17      As a preliminary point, it must be recalled that the rule of special jurisdiction laid down by Article 5(3) of that regulation must be interpreted independently and strictly (judgments of 28 January 2015, Kolassa, C‑375/13, EU:C:2015:37, paragraph 43; of 21 May 2015, CDC Hydrogen Peroxide, C‑352/13, EU:C:2015:335, paragraph 37, and of 21 April 2016, Austro-Mechana, C‑572/14, EU:C:2016:286, paragraph 29).

18      The jurisdiction provided for in Article 2 of that regulation, namely that the courts of the Member State in which the defendant is domiciled are to have jurisdiction, constitutes the general rule. It is only by way of derogation from that general rule that the regulation provides for special and exclusive rules of jurisdiction for cases, which are exhaustively listed, in which the defendant may or must, depending on the case, be sued in the courts of another Member State (judgment of 13 July 2006, Reisch Montage, C‑103/05, EU:C:2006:471, paragraph 22, and of 12 May 2011, BVG, C‑144/10, EU:C:2011:300, paragraph 30).

19      It is the Court’s settled case-law that the concept of ‘matters relating to tort, delict or quasi-delict’ covers all actions which seek to establish the liability of a defendant and do not concern ‘matters relating to a contract’ within the meaning of Article 5(1)(a) of Regulation No 44/2001 (judgments of 27 September 1988, Kalfelis, 189/87, EU:C:1988:459, paragraphs 17 and 18; of 13 March 2014, Brogsitter, C‑548/12, EU:C:2014:148, paragraph 20; of 21 April 2016, Austro-Mechana, C‑572/14, EU:C:2016:286, paragraph 32, and of 16 June 2016, Universal Music International Holding, C‑12/15, EU:C:2016:449, paragraph 24).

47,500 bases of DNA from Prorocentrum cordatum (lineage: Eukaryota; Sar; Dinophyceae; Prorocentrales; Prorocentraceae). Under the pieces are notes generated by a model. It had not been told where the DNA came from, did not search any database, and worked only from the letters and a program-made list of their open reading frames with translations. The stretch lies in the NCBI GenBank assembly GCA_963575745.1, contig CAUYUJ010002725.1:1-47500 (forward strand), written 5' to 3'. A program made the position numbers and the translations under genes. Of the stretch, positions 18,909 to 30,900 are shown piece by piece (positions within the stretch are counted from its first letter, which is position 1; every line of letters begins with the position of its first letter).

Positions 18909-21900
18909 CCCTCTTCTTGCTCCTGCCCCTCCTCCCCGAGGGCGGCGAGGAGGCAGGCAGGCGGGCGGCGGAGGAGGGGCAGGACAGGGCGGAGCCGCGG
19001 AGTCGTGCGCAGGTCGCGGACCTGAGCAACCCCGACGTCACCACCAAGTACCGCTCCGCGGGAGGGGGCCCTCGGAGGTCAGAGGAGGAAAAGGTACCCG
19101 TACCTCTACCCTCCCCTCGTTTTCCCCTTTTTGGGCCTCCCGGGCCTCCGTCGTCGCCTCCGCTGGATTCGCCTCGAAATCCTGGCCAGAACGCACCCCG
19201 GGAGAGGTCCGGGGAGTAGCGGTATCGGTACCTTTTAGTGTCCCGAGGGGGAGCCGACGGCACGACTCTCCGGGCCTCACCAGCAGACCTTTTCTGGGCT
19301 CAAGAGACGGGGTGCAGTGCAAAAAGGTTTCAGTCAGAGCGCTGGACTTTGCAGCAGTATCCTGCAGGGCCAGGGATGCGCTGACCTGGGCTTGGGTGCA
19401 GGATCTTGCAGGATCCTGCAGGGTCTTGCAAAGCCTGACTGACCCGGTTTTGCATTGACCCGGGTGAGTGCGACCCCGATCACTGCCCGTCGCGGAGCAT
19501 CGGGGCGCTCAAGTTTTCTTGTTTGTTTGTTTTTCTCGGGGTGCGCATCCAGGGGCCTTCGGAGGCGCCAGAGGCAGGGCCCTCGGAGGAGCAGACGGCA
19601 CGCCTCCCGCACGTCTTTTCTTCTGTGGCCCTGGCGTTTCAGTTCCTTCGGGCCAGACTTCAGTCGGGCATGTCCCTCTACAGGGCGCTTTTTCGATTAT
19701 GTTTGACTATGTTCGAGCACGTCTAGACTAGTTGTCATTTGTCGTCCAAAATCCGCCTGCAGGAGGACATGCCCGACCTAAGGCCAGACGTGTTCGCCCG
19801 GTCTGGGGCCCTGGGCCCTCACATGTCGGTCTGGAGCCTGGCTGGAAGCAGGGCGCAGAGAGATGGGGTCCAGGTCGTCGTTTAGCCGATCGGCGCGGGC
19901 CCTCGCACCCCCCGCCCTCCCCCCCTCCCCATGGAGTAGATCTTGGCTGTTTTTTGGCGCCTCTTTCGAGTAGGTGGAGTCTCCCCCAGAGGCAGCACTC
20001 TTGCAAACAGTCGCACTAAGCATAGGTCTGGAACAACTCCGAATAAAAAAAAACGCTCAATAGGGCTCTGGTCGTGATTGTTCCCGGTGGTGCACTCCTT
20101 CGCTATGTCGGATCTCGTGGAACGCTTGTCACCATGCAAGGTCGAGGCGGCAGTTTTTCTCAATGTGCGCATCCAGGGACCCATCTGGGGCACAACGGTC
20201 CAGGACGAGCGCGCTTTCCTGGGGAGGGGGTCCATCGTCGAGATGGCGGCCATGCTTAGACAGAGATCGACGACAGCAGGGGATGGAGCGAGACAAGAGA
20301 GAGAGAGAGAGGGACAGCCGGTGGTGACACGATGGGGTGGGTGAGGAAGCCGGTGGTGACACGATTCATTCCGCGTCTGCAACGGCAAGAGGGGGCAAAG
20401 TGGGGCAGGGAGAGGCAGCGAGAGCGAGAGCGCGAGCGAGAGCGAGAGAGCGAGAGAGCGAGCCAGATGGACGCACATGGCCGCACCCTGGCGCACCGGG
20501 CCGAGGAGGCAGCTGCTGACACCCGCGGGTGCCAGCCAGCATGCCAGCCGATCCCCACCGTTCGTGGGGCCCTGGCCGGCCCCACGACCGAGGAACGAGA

20      In particular, the Court held that Article 5(3) of that regulation applies to an action seeking to put in issue the liability of the issuer of a certificate on the basis of the prospectus relating to it and of breach of other legal information obligations binding on the issuer, in so far as that liability is not based on a ‘matter relating to a contract’, within the meaning of Article 5(1)(a) of that regulation (judgment of 28 January 2015, Kolassa, C‑375/13, EU:C:2015:37, paragraph 57).

21      With regard to the case in the main proceedings, it is sufficient to observe, first, that the referring court has stated that the liability on the basis of the prospectus that was raised before it does not fall within the scope of such a ‘matter relating to a contract’ and, secondly, that Ms Löber seeks, by the action in the main proceedings, inter alia, a finding that Barclays Bank is liable in tort.

22      As to the concept of ‘place where the harmful event occurred or may occur’ in Article 5(3) of Regulation No 44/2001, those words are intended to cover both the place where the damage occurred and the place of the event giving rise to it, so that the defendant may be sued, at the option of the applicant, in the courts for either of those places (judgments of 10 June 2004, Kronhofer, C‑168/02, EU:C:2004:364, paragraph 16; of 28 January 2015, Kolassa, C‑375/13, EU:C:2015:37, paragraph 45; of 21 May 2015, CDC Hydrogen Peroxide, C‑352/13, EU:C:2015:335, paragraph 38, and of 16 June 2016, Universal Music International Holding, C‑12/15, EU:C:2016:449, paragraph 28).